Is your job in another state?

National unemployment is high, but business is booming in some states. Vermont needs teachers. Nevada needs bartenders. North Dakota needs truck drivers and just about everything else.

Despite these opportunities, Americans aren’t moving much and unemployment remains high.  One reason for this is that moving can be expensive and disruptive, especially for those with families and roots in their communities. But another reason may just be lack of awareness about the opportunities in other states. That’s why I have made a new website: Enter your job skills, and the website will provide an interactive map showing where you are most in demand.

SecurityOfficerStates are ranked by their ratio of job postings to unemployment. This is a pretty good metric, but it isn’t perfect. To understand why, imagine two states with the same posting/unemployed ratio for a particular job. If you are trained for the job, you might have better luck applying in a state where the unemployed population is either untrained or unwilling to take that type of job, even though the two states have the same ratio. There also may be differences across states in the use of Still, I think my results have reasonably good face validity, and the results for many jobs are close to what you would except. If you average across jobs, you get something pretty close to an independently created measure called the “Opportunity Index”.

Job posting data was collected using the api. Unemployment numbers came from the Bureau of Labor Statistics. For more information about how this works, see my the GitHub repository.

5 thoughts on “Is your job in another state?

  1. Is there any chance you could get data for physicians?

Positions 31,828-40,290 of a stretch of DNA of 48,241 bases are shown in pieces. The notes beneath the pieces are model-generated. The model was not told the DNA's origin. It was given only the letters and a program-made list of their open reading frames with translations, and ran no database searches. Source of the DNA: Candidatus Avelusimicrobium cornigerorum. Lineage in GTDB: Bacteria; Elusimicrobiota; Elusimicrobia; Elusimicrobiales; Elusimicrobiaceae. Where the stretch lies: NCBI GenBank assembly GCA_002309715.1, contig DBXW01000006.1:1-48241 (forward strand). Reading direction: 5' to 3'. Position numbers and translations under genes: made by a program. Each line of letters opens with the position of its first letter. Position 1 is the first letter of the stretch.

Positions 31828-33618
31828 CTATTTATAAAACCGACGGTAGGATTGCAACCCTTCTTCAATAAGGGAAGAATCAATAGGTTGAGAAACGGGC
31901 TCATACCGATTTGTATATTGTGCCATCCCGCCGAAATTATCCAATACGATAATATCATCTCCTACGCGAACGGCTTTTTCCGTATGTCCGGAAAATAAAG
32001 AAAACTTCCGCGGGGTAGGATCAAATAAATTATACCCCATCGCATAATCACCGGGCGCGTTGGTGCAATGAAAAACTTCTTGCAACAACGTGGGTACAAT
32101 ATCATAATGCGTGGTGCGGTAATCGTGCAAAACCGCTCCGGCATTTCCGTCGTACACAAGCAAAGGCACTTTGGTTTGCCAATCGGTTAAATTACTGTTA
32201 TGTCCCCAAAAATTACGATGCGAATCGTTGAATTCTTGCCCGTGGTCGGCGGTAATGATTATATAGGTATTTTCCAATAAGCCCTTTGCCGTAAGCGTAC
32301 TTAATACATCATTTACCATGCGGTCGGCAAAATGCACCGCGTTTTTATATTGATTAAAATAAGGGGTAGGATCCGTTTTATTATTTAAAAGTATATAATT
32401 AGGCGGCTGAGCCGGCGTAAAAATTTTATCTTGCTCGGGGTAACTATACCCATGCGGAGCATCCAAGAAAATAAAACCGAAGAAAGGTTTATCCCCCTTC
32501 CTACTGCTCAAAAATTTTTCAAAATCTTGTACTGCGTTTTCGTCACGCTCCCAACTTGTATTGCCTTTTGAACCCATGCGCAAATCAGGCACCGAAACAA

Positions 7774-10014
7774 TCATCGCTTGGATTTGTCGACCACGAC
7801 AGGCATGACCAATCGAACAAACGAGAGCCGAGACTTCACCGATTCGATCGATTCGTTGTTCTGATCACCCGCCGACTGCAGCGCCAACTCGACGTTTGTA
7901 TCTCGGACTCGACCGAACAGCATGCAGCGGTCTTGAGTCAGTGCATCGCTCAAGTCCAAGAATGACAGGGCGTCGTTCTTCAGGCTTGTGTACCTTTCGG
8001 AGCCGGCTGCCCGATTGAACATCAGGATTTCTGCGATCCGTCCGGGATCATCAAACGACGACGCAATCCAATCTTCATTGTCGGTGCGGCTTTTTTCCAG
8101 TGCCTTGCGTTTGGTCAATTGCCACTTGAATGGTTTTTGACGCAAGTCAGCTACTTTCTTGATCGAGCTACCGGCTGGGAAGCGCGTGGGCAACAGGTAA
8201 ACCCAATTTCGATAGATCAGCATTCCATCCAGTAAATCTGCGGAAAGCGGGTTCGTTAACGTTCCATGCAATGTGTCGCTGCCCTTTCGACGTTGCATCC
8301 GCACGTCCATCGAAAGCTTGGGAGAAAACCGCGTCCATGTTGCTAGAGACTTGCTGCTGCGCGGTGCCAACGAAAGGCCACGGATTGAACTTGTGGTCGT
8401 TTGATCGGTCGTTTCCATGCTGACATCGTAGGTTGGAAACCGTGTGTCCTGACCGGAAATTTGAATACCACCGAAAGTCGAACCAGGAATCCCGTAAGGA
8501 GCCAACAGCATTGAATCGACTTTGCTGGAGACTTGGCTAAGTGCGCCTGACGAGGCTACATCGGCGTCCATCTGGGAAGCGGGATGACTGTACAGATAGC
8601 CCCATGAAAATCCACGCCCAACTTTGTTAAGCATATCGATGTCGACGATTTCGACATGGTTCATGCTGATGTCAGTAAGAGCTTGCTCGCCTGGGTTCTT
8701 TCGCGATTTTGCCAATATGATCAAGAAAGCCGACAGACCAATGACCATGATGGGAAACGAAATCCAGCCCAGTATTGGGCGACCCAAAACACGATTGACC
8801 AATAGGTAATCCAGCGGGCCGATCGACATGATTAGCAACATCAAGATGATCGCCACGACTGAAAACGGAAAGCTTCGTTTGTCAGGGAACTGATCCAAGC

I know physicians wrapping up their residencies and fellowships that are struggling to find a job even though media reports claim we have physician shortages. It would be fascinating to learn about what specialties and locations have openings.


  2. Pingback: Is your dream job in another state? Here's how to find out - Mario Armstrong

  3. I like the concept, and feel that it’s important information to share, but I would love to see a more granular depiction of the data… perhaps by metropolitan region, county, or even as a rasterized heat map. The reason being that local economies differ drastically from one metro area to the next.


    • Hey Ken, totally agree but unfortunately BLS doesn’t provide that sort of unemployment data at that granularity. If I had the time, I’d look into it more, but it’s a tricky problem. I’d also need to make assumptions about how far people are willing to commute (unemployed people in one county may be willing to take jobs in a neighboring county).


Leave a Reply

Fill in your details below or click an icon to log in: Logo

You are commenting using your account. Log Out / Change )

Twitter picture

You are commenting using your Twitter account. Log Out / Change )

Facebook photo

You are commenting using your Facebook account. Log Out / Change )

Google+ photo

You are commenting using your Google+ account. Log Out / Change )

Connecting to %s